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Marinduque – April 1 to 3, 2010

This year’s Holy Week, I went to the island province of Marinduque with and at the suggestion of Jasper Jugan. The objective was the Annual Moriones Festival. For years, I have always read about the famous festival which highlights townsfolk dressed up as Christ-era Roman Soldiers wearing a paper-mache mask called the “Morion” while these soldiers are the Moriones.


View Marinduque in a larger map

Getting there

Marinduque refers to itself as “The Heart of the Philippines.” With good reason. It’s location in the country with 7107 islands puts it as the heart of the sitting dog. It is also coincidentally somewhat heart shaped (biologically, not valentinish). As an island we obviously needed to cross some water via Tayabas Bay.

To bring the car… or not? Join a tour or go on our own?

The first option was to join a tour group to the island. I then suggested driving and bringing the car (aka The Lakwatsero Mobile) all the way. Tour groups for me have pros and cons. The pros are of course that someone is there to guide the entire trip so that you don’t get lost and that all the arrangements are done for you so you don’t need to worry about the details. But what I don’t like about joining tour groups is that you are at their mercy and held prisoner to their itinerary. Anyway, so Jasper and I agreed we would drive on our own.

The biggest challenge of course was taking a Ro-Ro (Roll On, Roll Off) or those ferries that allow you to bring your car. The night before we left, Jasper sent me a link to a 10 year old article on the horror in taking a Roro (http://www.travelsmart.net/article/101625/). The experience was NOT anyway near being traumatic and was actually quite pleasant. Needless to say, that was the only stress point for me. By the way, you can take a bus all the way to the Island from Cubao via JAC Liner.

The first half of the trip was quite simple. We just needed to drive from Manila to Lucena City in Quezon province. That meant taking the SLEX to the end and exiting in Calamba. We then just follow the signs towards, Batangas, San Pablo, and finally Lucena. Getting lost wasn’t much of an issue because there are signs all the way… and if not the official signs, just follow the signs to SM Lucena.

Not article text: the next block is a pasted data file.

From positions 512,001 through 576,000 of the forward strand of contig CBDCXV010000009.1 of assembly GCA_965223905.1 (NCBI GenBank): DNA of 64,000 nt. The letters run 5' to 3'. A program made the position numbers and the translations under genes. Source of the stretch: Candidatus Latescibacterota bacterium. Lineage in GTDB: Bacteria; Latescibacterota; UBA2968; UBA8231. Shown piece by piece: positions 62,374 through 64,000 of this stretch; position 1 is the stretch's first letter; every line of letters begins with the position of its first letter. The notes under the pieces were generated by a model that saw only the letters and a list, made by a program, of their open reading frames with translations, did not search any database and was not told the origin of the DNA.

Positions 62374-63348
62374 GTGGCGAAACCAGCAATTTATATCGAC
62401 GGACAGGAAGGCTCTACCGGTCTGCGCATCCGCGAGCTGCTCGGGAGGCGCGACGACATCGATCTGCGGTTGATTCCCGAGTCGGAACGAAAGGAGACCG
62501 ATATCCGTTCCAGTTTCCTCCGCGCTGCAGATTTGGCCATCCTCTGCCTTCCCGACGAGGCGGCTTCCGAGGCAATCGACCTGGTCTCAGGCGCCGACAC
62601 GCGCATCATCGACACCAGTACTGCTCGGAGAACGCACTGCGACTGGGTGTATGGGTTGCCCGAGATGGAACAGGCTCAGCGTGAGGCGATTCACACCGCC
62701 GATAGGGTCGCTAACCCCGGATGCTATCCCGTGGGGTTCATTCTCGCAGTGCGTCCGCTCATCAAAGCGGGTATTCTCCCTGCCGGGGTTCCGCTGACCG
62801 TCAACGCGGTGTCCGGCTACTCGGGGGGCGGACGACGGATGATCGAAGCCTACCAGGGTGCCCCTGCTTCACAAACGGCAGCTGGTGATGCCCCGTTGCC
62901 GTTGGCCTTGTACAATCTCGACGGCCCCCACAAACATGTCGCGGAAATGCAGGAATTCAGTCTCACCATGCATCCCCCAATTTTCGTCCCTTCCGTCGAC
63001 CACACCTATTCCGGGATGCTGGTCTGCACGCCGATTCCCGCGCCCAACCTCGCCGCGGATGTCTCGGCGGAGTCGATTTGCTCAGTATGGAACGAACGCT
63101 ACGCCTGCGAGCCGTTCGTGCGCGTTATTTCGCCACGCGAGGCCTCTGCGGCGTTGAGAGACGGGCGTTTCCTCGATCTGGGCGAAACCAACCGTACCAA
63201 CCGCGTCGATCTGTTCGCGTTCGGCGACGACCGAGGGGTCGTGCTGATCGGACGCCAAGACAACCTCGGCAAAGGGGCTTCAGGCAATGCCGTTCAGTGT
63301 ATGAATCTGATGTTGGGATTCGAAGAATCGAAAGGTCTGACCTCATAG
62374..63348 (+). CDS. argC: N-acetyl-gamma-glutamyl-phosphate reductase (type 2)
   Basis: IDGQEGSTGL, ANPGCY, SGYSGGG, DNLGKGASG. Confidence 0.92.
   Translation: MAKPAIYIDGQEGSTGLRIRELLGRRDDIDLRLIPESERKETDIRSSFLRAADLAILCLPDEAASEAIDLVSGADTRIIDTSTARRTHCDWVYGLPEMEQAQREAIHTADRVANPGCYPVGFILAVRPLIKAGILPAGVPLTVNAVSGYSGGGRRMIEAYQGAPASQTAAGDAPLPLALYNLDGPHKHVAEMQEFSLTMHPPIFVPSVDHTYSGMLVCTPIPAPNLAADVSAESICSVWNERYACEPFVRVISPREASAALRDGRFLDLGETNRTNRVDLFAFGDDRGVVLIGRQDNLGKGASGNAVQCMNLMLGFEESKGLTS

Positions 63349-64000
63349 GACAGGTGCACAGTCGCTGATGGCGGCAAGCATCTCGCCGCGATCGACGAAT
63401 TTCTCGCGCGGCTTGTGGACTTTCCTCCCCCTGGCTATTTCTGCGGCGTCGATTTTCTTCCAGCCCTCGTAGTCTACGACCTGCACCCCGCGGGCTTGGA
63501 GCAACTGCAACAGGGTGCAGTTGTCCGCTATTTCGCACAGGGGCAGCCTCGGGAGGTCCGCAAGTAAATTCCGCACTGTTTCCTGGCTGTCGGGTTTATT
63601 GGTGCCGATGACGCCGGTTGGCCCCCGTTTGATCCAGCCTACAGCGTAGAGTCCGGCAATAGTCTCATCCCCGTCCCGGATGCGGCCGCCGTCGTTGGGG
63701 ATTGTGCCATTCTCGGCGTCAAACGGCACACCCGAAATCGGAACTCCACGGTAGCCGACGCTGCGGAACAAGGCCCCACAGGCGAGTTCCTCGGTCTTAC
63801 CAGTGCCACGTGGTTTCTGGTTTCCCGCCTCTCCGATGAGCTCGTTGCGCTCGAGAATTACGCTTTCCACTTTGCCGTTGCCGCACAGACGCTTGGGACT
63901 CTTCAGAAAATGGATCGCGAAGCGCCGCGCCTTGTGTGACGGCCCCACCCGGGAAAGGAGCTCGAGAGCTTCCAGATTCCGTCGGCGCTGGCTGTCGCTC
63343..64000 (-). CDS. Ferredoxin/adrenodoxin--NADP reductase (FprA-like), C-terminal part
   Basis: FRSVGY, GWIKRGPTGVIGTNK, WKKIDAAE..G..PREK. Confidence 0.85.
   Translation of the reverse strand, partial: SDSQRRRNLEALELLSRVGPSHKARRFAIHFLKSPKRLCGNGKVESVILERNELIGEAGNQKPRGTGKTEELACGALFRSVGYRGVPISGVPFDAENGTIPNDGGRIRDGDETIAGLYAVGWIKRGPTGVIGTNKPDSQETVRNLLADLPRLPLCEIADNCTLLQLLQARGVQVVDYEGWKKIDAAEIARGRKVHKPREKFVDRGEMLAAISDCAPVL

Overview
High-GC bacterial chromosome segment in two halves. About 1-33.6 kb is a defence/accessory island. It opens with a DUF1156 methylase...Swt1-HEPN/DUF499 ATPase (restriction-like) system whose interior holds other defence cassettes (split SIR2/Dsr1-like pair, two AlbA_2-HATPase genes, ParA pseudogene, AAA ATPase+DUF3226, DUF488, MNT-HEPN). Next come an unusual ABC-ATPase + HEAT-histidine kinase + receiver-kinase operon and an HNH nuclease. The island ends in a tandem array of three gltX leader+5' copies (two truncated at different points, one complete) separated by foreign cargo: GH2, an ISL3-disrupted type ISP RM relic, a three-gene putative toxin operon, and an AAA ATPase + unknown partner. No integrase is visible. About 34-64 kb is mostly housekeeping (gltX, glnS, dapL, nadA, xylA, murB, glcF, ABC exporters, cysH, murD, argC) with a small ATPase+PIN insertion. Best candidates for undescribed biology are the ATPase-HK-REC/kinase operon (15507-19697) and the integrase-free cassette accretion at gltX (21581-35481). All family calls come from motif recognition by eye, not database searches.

We later didn’t realize that SM Lucena was quite a landmark. Every time we asked for directions to the port of Lucena the local folk would always refer to SM. Literally we turn right at SM then go straight from there. It could not be any easier.

On board M/V Lolo Uweng of Landayan

Based on the information we gathered. we were targeting a midnight Ferry to the port at Mogpog. We arrived at the port at around 9:10am of Wed, March 31. When we got through the gates someone asked us if we would want to take the 11:30pm Ferry to Cauit, a port which was actually closer to our destination of Boac.

Now here is where my preconceived RORO stress gets thrown out the door. The same guy who suggested the 11:30pm Ferry quickly asked for a copy of my car’s OR/CR and P300 to process all of the needed paperwork. The guy was obviously a fixer, but for P300, what the hey… that is what they are there for… convenience. I have no idea what the real cost is. There is paperwork for 1) PPA (Philippine Ports Authority) and something for the 2) Philippine Coast Guard. Everything was quickly processed and by 9:30am my car was onboard Boac Ferries, M/V Lolo Uweng of Landayan. (see above pick). We were first on board… which implies that we would last to disembark… but of course we didn’t really mind.

As with all Ferries… it was pretty tight with all the other passengers. I later asked and found out that we could stay in the car the whole time. Which of course was more comfortable.

While this Ferry left earlier, we had no idea that the Cauit port was much farther… 2 hours longer than had we taken the other Ferry to Mogpog. So we arrived at around 4:000am. The trip was fine and we slept most of the way, still… it’s 2 hours.

Disembarking the Ferry 

As we were nearing the port and ready to board, I saw quite an interesting scene. All of the passengers from upstairs started going down and waited for the doors to open to disembark. As in they were all rushing down. It was so reminiscent of the strange behavior of airline passengers to be the first to rush out the door. It was quite amusing… and silly. Hey, it was 4am.

Leaving the port we made our way to the poblacion at Boac. After getting lost through the odd one way streets we found our way to our lodging. Jasper got our booking at Happy Bunny’s Kitchenette and Lodging. Yes, you read it right… Happy Bunny.

Happy Bunny Kitchenette and Lodging

Happy Bunny was a nice home-stay type lodging. No frills. Common bath. No aircon. But still is quite comfortable. It is also strategically located. But then again, the entire poblacion is so small, everything is walking distance.

We arrived here sometime before 5am, so first order of the day was to… sleep. For when we wake up, we search for Moriones.

 

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